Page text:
Opening Reception: Gallery One Three Seven: Jay Giroux
Thursday, July 23, 2009 at6:30 p.m.
Help Contemporary Arts Museum, Houston (CAMH) celebrate the opening of work by Jay Giroux in Gallery One Three Seven, a 1.37 square foot gallery curated by Sharon Engelstein, in conjunction with the exhibition No Zoning: Artists Engage Houston.
About the Artist
With a background firmly rooted in skate and street culture, Jay Giroux has developed a creative process and product which reflects his desire to connect the disparate aspects of the pop continuum – music, skateboarding, fashion, and club culture – to a fine art aesthetic informed by the relation of form and function, and theory and practice. In addition to pursuing his MFA at the University of Houston, Giroux currently runs Pep Rally Inc, a design and consulting firm, as well as Read & Write Editions, an art multiple company. Giroux has shown at spaces such as Objex Artspace, Miami, FL; USF Contemporary Art Museum, Tampa, FL; Berkeley Art Center, CA; and Sanctuary Artsite, Burlington, VT.
Other Exhibits at CAMH
No Zoning: Artists Engage Houston
Free from the land-use and zoning ordinances that shape other large American cities by separating residential, commercial, and industrial areas, Houston allows a mixed-use approach where disparate architectures and functions blend. In this often chaotic, jarring urban topography, many Houston artists have been able to carve out spaces and opportunities for themselves, their work, and their communities. No Zoning: Artists Engage Houston is the first museum exhibition to consider the current and past efforts of regional artists working in the urban environment.
The exhibition features work by 21 individuals and collaborative teams. Participants contributing new projects include The Art Guys (Michael Galbreth and Jack Massing), who will present a performance that involves marrying a tree; Mary Ellen Carroll, who is reconfiguring an abandoned tract house in the southwestern Sharpstown neighborhood; and Rick Lowe, who celebrates residents of the Third Ward in billboards. Also included is work by current and former Houston artists Bill Davenport, Ben Tecumseh DeSoto, Sharon Engelstein, The Flower Man (Cleveland Turner), The Fundred Dollar Bill Project (Mel Chin et al.), Andrea Grover, collaborators Dan Havel and Dean Ruck, George Hixson, Lauren Kelley, KnittaPlease (Magda Sayeg et al.), Eric Leshinsky, Lee Littlefield, Benjy Mason and Zach Moser of Workshop Houston, Jim Pirtle, and Nestor Topchy.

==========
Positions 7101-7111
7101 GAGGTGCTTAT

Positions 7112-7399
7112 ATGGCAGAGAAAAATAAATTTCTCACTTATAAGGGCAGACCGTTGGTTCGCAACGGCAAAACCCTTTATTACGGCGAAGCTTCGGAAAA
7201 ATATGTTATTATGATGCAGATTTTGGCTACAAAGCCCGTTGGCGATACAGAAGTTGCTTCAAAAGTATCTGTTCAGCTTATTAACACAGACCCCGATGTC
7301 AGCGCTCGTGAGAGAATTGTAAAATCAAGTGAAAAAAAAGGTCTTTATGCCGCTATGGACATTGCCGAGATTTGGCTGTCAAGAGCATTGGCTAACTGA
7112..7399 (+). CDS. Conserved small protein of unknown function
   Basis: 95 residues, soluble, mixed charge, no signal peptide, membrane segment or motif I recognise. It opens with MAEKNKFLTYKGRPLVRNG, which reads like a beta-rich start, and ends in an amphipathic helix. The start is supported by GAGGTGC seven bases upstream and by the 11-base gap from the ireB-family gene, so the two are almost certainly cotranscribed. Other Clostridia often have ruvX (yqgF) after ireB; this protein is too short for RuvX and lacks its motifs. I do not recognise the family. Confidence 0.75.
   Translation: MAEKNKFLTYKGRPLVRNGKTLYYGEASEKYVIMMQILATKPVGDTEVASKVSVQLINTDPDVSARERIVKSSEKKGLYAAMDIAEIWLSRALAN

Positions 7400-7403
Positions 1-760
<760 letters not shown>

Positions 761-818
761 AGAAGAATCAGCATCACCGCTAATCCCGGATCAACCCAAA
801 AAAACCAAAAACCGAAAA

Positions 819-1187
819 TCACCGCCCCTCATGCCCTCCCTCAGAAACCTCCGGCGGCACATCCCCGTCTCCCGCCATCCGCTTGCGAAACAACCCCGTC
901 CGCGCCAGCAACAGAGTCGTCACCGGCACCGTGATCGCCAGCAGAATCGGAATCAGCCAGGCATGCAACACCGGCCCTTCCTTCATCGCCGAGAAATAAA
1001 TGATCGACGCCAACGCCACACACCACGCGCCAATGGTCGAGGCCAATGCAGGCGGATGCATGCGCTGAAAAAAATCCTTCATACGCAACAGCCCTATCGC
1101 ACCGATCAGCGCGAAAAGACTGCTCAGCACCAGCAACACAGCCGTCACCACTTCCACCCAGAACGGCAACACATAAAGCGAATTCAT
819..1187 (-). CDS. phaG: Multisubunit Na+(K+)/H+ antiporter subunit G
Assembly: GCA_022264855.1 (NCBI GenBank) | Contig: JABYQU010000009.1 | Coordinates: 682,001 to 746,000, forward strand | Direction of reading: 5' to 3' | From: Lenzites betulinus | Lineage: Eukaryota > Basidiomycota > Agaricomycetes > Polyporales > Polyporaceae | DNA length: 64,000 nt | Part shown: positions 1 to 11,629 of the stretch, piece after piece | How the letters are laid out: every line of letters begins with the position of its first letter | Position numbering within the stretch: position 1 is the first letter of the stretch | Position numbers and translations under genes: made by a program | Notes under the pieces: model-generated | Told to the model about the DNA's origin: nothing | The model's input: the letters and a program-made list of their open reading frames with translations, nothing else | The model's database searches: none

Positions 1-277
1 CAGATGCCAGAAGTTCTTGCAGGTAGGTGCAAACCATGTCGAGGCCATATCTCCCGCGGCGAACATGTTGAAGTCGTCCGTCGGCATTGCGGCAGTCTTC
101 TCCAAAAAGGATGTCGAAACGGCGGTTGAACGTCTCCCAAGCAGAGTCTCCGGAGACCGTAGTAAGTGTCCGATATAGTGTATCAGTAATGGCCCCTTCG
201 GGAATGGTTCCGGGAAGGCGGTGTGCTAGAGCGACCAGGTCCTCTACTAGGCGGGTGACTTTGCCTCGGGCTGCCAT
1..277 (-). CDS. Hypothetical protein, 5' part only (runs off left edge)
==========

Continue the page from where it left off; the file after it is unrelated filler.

No Zoning includes examples and documentation of important city interventions and visionary structures from the 1980s to the present. The exhibition incorporates a combination performance, lecture, and video screening space that will present special programs during the museum’s extended Thursday evening hours. In addition, a series of special artistic programs and educational tours will be located throughout the city.
Perspectives 166: Torsten Slama
The first solo museum exhibition of the work of innovative, Berlin-based artist Torsten Slama, Perspectives 166 features a selection of approximately 35 large drawings, paintings, and works in airbrush on paper. Slama’s architectural and landscape scenes and his figurative images are filled with meticulous detail and mysterious narratives. The works often depict post-apocalyptic worlds filled with abandoned avant-garde architecture, esoteric technology, and humans engaged in symbolically charged psychodramas.
Employing an unsettling and captivating style of Magic Realism, Slama’s works share the vertiginous perspectives of traditional Chinese landscape painting and the scathing satire of German Neue Sachlichkeit, or “New Objectivity,” painters and drawers like George Grosz and Otto Dix. Slama’s concerns, however, collapse past and future to reflect the perennial forces shaping individuals and civilizations.